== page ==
companies each of infantry and cavalry, after the manner of the early
70's. Angela knew all four girls, of course, and had formed an
intimacy with one--one who only cared to ride in the cool of the
bright evenings when the officers took the hounds jack-rabbit hunting
up the valley. Twice a week, when Luna served, they held these
moonlit meets, and galloping at that hour, though more dangerous to
necks, was less so to complexions. As a rule, too, Angela and Punch
contented themselves with a swift scurry round the reservation, with
frequent fordings of the stream for the joy it gave them both. They
were rarely out of sight of the sentries and never in any appreciable
danger. No Apache with hostile intent ventured near enough to Sandy to
risk reprisals. Miners, prospectors, and ranchmen were few in numbers,
but, far and wide they knew the captain's bonny daughter, and, like
the men of her father's troop, would have risked their lives to do her
a service. Their aversions as to Sandy were centered in the other sex.

Aunt Janet, therefore, had some reason for doubting the report of Mrs.
Bridger. It was so unlike Angela to be so very late returning,
although, now that Mrs. Bridger had mentioned it, she, too, remembered
hearing the rapid thud of Punch's galloping hoofs homeward bound, as
was she, at 5.45. Yet, barely five minutes thereafter, Angela, who
usually spent half an hour splashing in her tub, appeared full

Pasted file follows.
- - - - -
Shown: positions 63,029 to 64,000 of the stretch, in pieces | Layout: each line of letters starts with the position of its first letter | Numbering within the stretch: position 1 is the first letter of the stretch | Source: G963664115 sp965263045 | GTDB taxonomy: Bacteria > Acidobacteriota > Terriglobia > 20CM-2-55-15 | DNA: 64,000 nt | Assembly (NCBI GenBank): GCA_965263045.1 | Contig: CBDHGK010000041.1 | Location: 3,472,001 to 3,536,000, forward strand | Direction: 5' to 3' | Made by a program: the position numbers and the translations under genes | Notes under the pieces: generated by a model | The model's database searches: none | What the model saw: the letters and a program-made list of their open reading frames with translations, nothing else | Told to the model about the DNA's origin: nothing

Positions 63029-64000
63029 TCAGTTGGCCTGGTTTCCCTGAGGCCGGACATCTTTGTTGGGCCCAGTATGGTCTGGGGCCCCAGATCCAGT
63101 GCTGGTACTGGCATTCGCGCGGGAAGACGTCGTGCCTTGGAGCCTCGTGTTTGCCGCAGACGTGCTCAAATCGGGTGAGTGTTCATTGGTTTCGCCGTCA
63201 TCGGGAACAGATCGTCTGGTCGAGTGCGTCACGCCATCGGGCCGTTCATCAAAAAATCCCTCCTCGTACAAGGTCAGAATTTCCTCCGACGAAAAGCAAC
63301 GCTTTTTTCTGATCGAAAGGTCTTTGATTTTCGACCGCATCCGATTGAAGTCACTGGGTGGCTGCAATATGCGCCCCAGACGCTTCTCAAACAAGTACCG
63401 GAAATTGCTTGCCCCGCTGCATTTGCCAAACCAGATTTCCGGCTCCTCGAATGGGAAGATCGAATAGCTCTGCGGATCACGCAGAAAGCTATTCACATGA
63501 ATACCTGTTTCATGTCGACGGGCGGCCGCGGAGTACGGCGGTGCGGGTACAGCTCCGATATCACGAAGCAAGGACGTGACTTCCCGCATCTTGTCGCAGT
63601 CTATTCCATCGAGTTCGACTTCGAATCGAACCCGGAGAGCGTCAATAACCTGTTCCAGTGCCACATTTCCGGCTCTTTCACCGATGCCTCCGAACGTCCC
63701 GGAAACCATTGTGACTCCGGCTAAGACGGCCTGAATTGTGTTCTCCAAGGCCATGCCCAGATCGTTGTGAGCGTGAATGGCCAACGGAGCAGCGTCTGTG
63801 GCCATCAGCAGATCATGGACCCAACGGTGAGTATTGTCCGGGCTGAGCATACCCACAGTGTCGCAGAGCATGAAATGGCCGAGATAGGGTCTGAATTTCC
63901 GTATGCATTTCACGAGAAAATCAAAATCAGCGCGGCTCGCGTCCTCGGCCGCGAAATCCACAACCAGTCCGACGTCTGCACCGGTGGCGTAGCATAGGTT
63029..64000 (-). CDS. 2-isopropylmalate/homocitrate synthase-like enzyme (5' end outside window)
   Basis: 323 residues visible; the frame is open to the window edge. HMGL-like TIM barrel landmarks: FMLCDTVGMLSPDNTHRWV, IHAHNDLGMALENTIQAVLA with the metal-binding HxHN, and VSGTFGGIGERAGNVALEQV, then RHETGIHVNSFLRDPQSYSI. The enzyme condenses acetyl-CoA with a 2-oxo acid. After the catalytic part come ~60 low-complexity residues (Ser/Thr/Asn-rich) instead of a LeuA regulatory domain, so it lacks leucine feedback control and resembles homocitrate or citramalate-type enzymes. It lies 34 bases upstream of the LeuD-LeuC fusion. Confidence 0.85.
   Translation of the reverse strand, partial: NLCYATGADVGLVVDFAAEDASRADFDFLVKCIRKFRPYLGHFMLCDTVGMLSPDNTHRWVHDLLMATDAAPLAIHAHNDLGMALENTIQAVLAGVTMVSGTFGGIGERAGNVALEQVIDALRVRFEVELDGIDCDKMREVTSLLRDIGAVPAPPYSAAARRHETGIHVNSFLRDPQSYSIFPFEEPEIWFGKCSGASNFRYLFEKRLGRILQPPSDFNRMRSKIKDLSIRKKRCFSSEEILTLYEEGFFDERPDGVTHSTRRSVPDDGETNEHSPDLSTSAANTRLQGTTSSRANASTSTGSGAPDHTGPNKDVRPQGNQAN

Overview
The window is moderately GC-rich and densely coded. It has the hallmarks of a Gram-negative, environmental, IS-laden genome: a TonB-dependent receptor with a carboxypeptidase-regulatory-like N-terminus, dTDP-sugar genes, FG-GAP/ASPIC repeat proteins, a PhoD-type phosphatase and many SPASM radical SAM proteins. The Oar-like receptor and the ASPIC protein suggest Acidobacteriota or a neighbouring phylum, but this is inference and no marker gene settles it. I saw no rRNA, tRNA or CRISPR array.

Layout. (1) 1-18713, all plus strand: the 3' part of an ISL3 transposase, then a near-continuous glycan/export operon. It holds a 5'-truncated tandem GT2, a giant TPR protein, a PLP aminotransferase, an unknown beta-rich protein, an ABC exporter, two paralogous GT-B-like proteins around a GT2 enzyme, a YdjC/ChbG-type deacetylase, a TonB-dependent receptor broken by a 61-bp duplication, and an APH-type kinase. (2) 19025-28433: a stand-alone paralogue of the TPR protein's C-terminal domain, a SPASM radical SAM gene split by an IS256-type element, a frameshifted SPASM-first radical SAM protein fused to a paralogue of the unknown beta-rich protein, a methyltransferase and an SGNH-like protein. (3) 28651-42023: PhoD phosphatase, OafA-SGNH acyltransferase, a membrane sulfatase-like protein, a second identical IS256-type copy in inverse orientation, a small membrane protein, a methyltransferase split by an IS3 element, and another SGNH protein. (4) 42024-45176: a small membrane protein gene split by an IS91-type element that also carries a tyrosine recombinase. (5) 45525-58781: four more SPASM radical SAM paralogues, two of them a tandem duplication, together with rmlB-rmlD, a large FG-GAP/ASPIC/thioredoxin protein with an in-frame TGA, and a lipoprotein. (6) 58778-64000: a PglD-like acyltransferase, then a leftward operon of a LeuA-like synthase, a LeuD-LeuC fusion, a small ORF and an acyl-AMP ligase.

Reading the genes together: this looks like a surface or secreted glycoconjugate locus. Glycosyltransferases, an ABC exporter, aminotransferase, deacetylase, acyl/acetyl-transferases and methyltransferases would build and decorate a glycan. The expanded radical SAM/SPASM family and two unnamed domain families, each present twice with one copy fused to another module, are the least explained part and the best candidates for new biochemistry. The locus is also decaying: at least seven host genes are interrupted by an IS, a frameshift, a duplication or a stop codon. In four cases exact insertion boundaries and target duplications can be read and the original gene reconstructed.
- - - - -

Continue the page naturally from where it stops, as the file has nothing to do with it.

panoplied, apparently, at the head of the stairs upon her aunt's
arrival, and was even now somewhere down the row, hobnobbing with Kate
Sanders. That Lieutenant Blakely should have missed retreat roll-call
was in itself no very serious matter. "Slept through at his quarters,
perhaps," said Plume. "He'll turn up in time for dinner." In fine the
major's indifference struck the captain as an evidence of official
weakness, reprehensible in a commander charged with the discipline of
a force on hostile soil. What Wren intended was that Plume should be
impressed by his formal word and manner, and direct the adjutant to
look up the derelict instanter. As no such action was taken, however,
he felt it due to himself to speak again. A just man was Wren, and
faithful to the core in his own discharge of duty. What he could not
abide was negligence on part of officer or man, on part of superior or
inferior, and he sought to "stiffen" Plume forthwith.

"If he isn't in his quarters, shall I send a party out in search,
sir?"